Euro's house di­vided

The Pak Banker - - OPINION - Jean Pisani-ferry

THE Euro­pean Com­mis­sion's lat­est eco­nomic out­look paints a dis­heart­en­ing pic­ture: un­em­ploy­ment rates close to or above 5 per cent in Aus­tria, Ger­many, and the Nether­lands in 2014, but above 25 per cent in Greece and Spain and roughly 15 per cent in Ire­land and Por­tu­gal. In the same year, per capita GDP is ex­pected to be al­most 7 per cent above its pre-cri­sis level in Ger­many, but about 7 per cent be­low in Ire­land, Por­tu­gal, and Spain - and a ter­ri­fy­ing 24 per cent be­low in Greece. So the deep eco­nomic and so­cial di­vide that has emerged within the Eu­ro­zone is ex­pected to per­sist.

Such a gulf within a mon­e­tary union can­not be sus­tained for very long. As Abra­ham Lin­coln said, "a house di­vided against it­self can­not stand." The same mon­e­tary pol­icy can­not pos­si­bly fit the needs of a coun­try that is in de­pres­sion and an­other that is at or close to full em­ploy­ment. In­deed, the sin­gle most im­por­tant ques­tion for the fu­ture of the Eu­ro­zone is whether the gap be­tween pros­per­ing and strug­gling mem­bers is be­ing closed. The op­ti­mistic read­ing is that, de­spite no sign of im­prove­ment in the labour mar­ket, eco­nomic per­for­mance has in fact started to im­prove, and an ad­just­ment process is un­der way. The proof, it is of­ten ar­gued, is that ex­ter­nal deficits have con­tracted sub­stan­tially. Ex­ter­nal ac­counts clearly mat­ter, be­cause they re­flect the bal­ance be­tween domestic sav­ing and in­vest­ment. Un­til 2007, im­bal­ances within the Eu­ro­zone largely re­sulted from too lit­tle sav­ing and/or too much real-es­tate in­vest­ment, re­sult­ing in a grow­ing ac­cu­mu­la­tion of pri­vate debt. So the con­trac­tion of ex­ter­nal deficits is a sign that a correction is un­der way, and the re­bal­anc­ing is im­pres­sive. In Spain, Por­tu­gal, and Greece, the deficit has been re­duced by more than seven per­cent­age points of GDP since 2007, and in Ire­land the cur­rent-ac­count bal­ance has swung into sur­plus. The prob­lem, how­ever, is that a large part of this im­prove­ment re­flects col­laps­ing domestic de­mand, which has plum­meted by around one-quar­ter in Greece and Ire­land since 2007, and by oneeighth in Spain and Por­tu­gal. In­vest­ment in equip­ment - the key to strength­en­ing pro­duc­tive cap­i­tal in the trad­able-goods sec­tor - has gen­er­ally suf­fered even more.

To be sure, de­mand con­trac­tion was in­evitable in th­ese coun­tries, given that they were liv­ing far be­yond their means; no econ­omy can per­ma­nently sus­tain a rate of de­mand growth ex­ceed­ing that of GDP. But what we have seen since 2007 is an over­shoot­ing of the con­trac­tion in con­sumer de­mand and domestic in­vest­ment. This can­not be re­garded as a success.

The news is bet­ter on the ex­port side. De­spite a grim en­vi­ron­ment, ex­ports/GDP ra­tios have in­creased sig­nif­i­cantly in all four economies. Ire­land was known to be a very re­ac­tive, out­ward-ori­ented econ­omy. But it's not only Ire­land. Con­fronted with domestic eco­nomic col­lapse and a stag­nant Euro­pean en­vi­ron­ment, firms in Greece, Spain, and Por­tu­gal have turned to overseas mar­kets and sig­nif­i­cantly in­creased their coun­tries' shares of Eu­ro­zone ex­ports to the rest of the world.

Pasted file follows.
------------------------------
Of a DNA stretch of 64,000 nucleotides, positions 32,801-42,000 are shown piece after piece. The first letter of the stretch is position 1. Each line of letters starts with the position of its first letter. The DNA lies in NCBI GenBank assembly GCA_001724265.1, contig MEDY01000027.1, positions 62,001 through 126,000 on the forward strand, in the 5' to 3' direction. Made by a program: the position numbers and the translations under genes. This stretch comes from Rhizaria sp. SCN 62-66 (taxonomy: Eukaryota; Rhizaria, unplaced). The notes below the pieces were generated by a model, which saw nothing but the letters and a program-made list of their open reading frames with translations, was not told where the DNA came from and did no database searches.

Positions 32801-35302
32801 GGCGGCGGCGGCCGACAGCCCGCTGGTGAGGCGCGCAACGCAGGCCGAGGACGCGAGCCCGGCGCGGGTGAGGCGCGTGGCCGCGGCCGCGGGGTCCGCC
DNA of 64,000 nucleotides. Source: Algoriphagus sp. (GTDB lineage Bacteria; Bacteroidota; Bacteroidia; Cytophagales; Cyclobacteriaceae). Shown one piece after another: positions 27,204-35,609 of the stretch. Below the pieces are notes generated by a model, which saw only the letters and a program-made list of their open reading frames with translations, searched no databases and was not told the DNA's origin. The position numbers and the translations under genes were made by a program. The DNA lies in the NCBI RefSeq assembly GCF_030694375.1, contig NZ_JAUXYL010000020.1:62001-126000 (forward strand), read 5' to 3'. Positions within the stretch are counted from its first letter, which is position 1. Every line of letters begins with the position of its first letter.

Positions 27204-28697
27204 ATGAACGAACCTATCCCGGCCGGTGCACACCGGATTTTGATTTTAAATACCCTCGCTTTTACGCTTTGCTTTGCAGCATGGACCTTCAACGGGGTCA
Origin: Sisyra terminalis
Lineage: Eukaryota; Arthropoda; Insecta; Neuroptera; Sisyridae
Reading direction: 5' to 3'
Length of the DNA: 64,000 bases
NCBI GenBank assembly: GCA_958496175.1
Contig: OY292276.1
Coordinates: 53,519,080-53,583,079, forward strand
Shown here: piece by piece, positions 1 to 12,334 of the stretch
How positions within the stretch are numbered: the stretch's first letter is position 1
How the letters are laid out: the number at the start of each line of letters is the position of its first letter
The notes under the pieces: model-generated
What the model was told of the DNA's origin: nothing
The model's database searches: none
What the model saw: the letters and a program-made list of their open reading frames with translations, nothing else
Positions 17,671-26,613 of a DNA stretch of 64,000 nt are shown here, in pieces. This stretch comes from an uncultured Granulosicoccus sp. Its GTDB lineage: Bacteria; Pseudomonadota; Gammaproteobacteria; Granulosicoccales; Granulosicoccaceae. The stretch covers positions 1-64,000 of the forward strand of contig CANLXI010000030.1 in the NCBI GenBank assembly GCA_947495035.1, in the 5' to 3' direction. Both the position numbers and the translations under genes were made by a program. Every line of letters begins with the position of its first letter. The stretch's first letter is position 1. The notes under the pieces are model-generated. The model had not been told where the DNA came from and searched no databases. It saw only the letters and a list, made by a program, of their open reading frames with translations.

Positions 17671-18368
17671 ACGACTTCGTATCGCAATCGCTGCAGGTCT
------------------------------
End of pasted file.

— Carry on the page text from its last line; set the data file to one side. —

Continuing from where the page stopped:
Spain's per­for­mance in for­eign mar­kets is es­pe­cially im­pres­sive. On the eve of the euro's cre­ation, its ex­ports out­side the EU were just a quar­ter of French non-EU ex­ports; now they are half the French level.

The ques­tion, to which a clear an­swer may be im­pos­si­ble, is how much of th­ese ex­ports are for profit and how much are for sur­vival - and thus whether strong trade per­for­mance can be sus­tained. This brings us to the is­sue of price and cost ad­just­ment. Dur­ing the euro's first decade, the coun­tries that are now strug­gling recorded per­sis­tently higher wage and price in­fla­tion than those in Europe's north. To re­cover and re­turn to both in­ter­nal and ex­ter­nal bal­ance, they must not only close the cost gap, but ac­tu­ally re­verse it, thereby gen­er­at­ing the trade sur­pluses needed to re­pay the for­eign debt that they ac­cu­mu­lated in the mean­time. The news on this front is mixed. Since 2007, labour costs have roughly stag­nated in Greece, Spain, and Por­tu­gal (though the mix of wage cuts and pro­duc­tiv­ity gains varies from coun­try to coun­try), and have con­tracted by 8% in Ire­land, whereas they have in­creased by more than 10% in Ger­many. So a re­bal­anc­ing is un­der way.

Con­trary to stereo­types, for ex­am­ple, real wages in Greece have de­clined by 6% an­nu­ally over the last three years. The prob­lem, how­ever, is that prices have gen­er­ally proved much more rigid, de­clin­ing only in Ire­land. In the rest of strug­gling Europe, price ad­just­ment is barely no­tice­able. Firms, es­pe­cially in sec­tors shel­tered from in­ter­na­tional com­pe­ti­tion, have re­tained mar­ket power and have in­creased prices in re­sponse to the ris­ing cost of cap­i­tal.

Newspapers in English

Newspapers from Pakistan

© PressReader. All rights reserved.